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Exhibit Showcases Celia Thaxter’s Salon
This must be the summer of all things Celia Thaxter (1835-1894).
Earlier this summer I posted here about her biography that I had just read.
Then I wrote about the wonderful Childe Hassan (1859-1935) exhibit at the Peabody Essex Museum in Salem, Mass. Recently I saw another exhibit about Celia in the same city.
The Salem Athenaeum is hosting a free exhibit called “Celia’s Salon: America’s First Artists’ and Writers‘ Colony.” The exhibit runs through September 23.
This is a beautiful collection of materials that illustrate the richness of Celia’s salon at her family’s hotel on Appledore Island, off the coast of Rye, New Hampshire.
She invited hotel guests who also happened to be artists, musicians, and writers to spend either the morning or the evening in her salon. Some would bring their art work, musicians would play, and Celia would read at times.
Childe Hassan was the leader of the American Impressionists and the most prolific and successful artist working in that style. Celia became his friend from the start of his yearly visits. Illustrations of his work also form part of this exhibit.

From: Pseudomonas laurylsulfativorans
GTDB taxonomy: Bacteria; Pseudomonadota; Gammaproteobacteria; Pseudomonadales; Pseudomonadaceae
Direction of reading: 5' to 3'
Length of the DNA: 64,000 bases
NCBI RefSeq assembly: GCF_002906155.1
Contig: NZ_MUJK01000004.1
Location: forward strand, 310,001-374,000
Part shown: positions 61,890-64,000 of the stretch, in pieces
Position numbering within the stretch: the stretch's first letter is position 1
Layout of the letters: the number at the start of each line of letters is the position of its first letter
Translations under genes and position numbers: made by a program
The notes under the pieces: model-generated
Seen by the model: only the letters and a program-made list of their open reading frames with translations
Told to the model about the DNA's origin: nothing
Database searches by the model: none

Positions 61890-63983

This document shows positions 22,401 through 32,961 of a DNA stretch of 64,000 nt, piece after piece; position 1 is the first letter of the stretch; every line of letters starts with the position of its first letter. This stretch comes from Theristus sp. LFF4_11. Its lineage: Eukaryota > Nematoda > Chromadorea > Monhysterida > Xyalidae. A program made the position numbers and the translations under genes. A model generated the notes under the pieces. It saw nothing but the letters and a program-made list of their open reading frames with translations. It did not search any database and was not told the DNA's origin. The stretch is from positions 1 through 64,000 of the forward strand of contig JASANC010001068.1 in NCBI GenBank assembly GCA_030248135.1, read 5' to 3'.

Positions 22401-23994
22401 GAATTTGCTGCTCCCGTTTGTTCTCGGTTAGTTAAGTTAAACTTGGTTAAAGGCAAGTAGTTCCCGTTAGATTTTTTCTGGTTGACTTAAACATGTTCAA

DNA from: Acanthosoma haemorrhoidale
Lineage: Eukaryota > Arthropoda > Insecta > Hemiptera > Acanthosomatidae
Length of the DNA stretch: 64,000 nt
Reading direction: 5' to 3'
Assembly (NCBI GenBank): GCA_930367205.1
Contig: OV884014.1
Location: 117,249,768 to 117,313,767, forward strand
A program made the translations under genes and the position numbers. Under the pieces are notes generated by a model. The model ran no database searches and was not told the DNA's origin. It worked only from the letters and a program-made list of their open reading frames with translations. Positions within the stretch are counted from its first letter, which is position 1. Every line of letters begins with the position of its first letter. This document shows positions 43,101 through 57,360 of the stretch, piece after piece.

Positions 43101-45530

In the collection there is a photograph of Celia, sitting in her salon. The extremely cluttered room is filled with tables covered in doilies, pictures, drawings, china artwork, even a music stand. There seems to be no room for anything else.
This painting at Appledore, used in the promotion of this exhibit, highlights the sea and the flowers that Celia grew in her famous garden. [below]
The artist William Morris Hunt gave Celia lessons. She had taken up painting of pieces of china like cups, saucers, and flower vases, some of which appear here in a glass case. At that time when literati and artists filled Celia’s salon, people were also writing her, requesting her china artwork.
This exhibit offers a glimpse into the life of this famous American poet and gardener from the late nineteenth century.